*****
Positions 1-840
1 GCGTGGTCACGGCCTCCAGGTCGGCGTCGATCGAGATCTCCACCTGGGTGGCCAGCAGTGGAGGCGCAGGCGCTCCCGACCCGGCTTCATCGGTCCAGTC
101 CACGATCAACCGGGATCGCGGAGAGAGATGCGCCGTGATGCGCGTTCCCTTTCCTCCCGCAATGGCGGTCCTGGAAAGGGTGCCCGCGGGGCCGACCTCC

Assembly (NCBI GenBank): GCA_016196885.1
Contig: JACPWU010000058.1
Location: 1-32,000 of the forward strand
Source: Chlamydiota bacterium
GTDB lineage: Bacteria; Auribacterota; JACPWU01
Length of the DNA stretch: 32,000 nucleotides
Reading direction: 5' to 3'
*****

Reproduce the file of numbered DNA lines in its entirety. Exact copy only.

Positions 1-840
1 GCGTGGTCACGGCCTCCAGGTCGGCGTCGATCGAGATCTCCACCTGGGTGGCCAGCAGTGGAGGCGCAGGCGCTCCCGACCCGGCTTCATCGGTCCAGTC
101 CACGATCAACCGGGATCGCGGAGAGAGATGCGCCGTGATGCGCGTTCCCTTTCCTCCCGCAATGGCGGTCCTGGAAAGGGTGCCCGCGGGGCCGACCTCC

Assembly (NCBI GenBank): GCA_016196885.1
Contig: JACPWU010000058.1
Location: 1-32,000 of the forward strand
Source: Chlamydiota bacterium
GTDB lineage: Bacteria; Auribacterota; JACPWU01
Length of the DNA stretch: 32,000 nucleotides
Reading direction: 5' to 3'